Nigel wrote:One thing you could try - some BIOSes have a setting on (I think) the PCI configuration page that allows you to tell the BIOS whether you have a "Plug'n'Play" operating system or not - I always set that to "No" for Linux machines, although I believe the recommendation for Windows is to set it to "Yes".
nelz wrote:Which was the version of Knoppix that worked for you, and have you tried that version again lately?
Nigel wrote:PCI configuration page that allows you to tell the BIOS whether you have a "Plug'n'Play" operating system or not - I always set that to "No" for Linux machines, although I believe the recommendation for Windows is to set it to "Yes".
johngrinham wrote:Am using it now to talk to this forum. Tried for about two hours last night, no crashes yet.
It's Knoppix 3.3.
Now, here is something I hadn't noticed till today, this version of knoppix is on a cover disk of a magazine called APC (Australian Personal Computer). The version of Xandros that worked for me was off a cover disk for Australian PC Authority. Both Australian magazines, could it be set specifically somehow for Australia. Surely it can't be that simple.
Nigel wrote:What boot switches are you providing to your newer Linux systems ? Have you tried "pci=noacpi" and/or "apm=off" and/or "acpi=off" ?
johngrinham wrote:Here is, I believe, absolute proof that I have an incompatibility problem (as I have always suspected).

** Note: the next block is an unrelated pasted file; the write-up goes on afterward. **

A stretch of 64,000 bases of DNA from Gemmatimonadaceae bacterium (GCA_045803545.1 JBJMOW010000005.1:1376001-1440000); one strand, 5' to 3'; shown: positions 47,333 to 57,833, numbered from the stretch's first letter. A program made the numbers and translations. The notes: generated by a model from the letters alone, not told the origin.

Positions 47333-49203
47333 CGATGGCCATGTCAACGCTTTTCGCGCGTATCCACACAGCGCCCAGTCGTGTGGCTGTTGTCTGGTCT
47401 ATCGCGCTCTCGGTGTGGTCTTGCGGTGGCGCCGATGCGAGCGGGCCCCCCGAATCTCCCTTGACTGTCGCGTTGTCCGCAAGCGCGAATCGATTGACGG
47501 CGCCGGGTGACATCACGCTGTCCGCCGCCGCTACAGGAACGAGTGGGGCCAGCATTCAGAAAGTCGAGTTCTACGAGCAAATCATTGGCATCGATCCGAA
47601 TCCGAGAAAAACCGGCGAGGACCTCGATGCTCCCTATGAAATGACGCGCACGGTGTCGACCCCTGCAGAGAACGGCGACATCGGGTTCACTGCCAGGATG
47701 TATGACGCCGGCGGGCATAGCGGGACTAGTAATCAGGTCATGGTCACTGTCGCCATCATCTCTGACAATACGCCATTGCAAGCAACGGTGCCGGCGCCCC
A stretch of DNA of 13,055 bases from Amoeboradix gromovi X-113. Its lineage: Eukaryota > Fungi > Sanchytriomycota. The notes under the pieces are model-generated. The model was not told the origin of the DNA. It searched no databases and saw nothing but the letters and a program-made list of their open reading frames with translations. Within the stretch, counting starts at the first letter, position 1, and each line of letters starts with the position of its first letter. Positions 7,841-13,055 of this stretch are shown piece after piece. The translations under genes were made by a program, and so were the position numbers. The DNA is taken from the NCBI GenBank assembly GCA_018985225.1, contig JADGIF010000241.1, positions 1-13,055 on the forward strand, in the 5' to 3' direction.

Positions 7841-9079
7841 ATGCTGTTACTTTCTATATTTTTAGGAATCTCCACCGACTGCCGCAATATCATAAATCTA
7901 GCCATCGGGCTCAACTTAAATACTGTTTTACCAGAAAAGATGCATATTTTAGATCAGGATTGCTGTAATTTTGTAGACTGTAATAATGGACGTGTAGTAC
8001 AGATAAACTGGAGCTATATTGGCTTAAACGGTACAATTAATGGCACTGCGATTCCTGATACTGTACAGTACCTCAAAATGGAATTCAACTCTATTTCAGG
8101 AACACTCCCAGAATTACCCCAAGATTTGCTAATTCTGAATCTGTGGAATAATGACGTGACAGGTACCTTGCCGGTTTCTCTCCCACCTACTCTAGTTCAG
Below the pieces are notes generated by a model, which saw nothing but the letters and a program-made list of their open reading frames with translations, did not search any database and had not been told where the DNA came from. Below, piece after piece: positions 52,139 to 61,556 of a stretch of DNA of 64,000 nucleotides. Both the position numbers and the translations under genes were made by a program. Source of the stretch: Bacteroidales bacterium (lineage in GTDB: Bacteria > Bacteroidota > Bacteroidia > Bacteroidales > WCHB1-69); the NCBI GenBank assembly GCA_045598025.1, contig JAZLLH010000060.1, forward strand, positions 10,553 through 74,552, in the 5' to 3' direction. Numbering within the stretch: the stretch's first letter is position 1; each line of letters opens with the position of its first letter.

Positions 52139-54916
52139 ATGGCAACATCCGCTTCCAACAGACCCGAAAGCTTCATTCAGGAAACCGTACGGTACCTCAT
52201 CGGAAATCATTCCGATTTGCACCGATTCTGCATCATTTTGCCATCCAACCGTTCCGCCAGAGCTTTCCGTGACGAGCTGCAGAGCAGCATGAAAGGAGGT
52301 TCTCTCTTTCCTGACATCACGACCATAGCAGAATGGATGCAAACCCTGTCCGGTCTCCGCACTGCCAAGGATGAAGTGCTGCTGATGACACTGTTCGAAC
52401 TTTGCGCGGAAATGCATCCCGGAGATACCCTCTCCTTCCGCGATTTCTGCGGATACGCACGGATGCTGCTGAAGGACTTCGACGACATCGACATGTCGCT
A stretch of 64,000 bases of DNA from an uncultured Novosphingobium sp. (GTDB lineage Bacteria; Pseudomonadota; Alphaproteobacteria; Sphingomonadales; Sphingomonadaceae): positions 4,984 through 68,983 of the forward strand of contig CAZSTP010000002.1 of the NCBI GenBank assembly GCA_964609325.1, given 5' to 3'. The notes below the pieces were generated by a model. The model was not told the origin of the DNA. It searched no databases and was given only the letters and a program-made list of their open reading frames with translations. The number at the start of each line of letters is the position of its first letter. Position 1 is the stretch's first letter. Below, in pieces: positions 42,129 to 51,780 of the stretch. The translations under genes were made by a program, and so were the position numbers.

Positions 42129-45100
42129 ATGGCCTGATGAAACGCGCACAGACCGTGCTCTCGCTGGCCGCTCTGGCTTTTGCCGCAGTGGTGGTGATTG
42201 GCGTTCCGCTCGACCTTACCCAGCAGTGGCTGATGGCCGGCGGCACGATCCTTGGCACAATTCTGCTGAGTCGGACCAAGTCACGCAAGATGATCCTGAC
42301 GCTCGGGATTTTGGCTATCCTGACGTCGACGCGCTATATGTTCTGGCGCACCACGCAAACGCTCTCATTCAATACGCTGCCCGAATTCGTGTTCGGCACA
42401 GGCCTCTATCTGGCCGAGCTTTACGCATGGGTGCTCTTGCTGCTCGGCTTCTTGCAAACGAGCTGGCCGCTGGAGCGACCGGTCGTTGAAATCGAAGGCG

Today I bought another magazine with Knoppix 4 on the cover DVD. In less than two minutes it displayed the same tendancies to crash, in the same programs, at the same places as the LXF DVD did.
johngrinham wrote:So I googled for problems with nVidia and found so many entries I didn't know where to start. I turned off the computer, pulled out the nVidia card, replaced it with some cheap card out of an older machine, fired up knoppix 4, and now I CAN'T MAKE IT CRASH. No more dots and dashes on the screen when I move windows, I've opened NVU and loaded a file, which is a first for NVU. Tried a couple of games, no problems.
johngrinham wrote:On that note, can someone recommend a video card that is linux safe. The one I have put in is a VANTA /TNT2M64, which I know nothing about
Nigel wrote:Why not run with the TNT2 card for a while ? It may be a little long in the tooth, but it is still a good card (I still remember the "wow" factor from the first one of those I installed) and it should give you good results with Linux. You can always put your GF4 into the old machine if you need to keep that one going...
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